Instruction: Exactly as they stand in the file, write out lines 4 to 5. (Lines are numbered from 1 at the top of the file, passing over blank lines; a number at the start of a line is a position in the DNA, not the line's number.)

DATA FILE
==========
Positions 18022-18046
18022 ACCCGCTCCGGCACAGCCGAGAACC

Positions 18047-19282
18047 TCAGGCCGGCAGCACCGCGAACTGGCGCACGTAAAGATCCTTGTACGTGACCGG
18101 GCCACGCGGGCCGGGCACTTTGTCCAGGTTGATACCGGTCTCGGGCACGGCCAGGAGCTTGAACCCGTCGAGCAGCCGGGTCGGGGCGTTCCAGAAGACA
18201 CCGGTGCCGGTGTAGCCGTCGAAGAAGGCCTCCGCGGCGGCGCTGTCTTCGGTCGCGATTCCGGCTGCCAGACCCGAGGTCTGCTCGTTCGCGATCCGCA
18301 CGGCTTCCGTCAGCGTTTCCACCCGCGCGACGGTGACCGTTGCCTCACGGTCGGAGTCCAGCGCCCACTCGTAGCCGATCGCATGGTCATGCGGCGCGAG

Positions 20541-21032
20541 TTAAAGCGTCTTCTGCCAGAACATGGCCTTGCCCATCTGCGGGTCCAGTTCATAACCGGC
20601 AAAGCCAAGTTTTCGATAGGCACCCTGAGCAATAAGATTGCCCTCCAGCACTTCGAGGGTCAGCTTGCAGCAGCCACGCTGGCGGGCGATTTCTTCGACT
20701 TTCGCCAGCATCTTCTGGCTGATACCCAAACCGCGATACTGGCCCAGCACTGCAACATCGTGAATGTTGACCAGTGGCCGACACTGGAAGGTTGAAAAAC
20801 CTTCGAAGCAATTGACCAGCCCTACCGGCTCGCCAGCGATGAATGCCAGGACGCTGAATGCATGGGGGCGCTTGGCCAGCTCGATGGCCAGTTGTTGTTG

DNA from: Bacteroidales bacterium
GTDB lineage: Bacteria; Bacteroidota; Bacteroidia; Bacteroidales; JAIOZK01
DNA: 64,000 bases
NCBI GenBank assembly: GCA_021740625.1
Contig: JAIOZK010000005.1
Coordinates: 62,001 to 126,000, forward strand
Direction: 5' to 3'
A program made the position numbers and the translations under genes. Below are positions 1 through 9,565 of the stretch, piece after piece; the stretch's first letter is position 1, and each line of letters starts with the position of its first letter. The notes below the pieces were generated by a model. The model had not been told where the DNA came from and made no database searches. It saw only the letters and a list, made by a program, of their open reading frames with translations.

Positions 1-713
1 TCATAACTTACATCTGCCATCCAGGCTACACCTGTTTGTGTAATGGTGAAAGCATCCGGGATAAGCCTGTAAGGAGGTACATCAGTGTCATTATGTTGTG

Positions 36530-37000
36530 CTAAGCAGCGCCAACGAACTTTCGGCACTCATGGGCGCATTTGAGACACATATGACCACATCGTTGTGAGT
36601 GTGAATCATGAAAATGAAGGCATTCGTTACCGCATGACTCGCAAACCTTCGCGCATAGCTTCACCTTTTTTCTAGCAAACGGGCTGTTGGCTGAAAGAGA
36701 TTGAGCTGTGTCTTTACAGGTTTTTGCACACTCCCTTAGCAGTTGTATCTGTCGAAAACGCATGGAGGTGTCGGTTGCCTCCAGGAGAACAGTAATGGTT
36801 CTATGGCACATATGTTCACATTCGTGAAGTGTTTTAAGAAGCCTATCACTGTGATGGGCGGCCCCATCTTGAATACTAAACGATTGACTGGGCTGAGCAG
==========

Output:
18047 TCAGGCCGGCAGCACCGCGAACTGGCGCACGTAAAGATCCTTGTACGTGACCGG
18101 GCCACGCGGGCCGGGCACTTTGTCCAGGTTGATACCGGTCTCGGGCACGGCCAGGAGCTTGAACCCGTCGAGCAGCCGGGTCGGGGCGTTCCAGAAGACA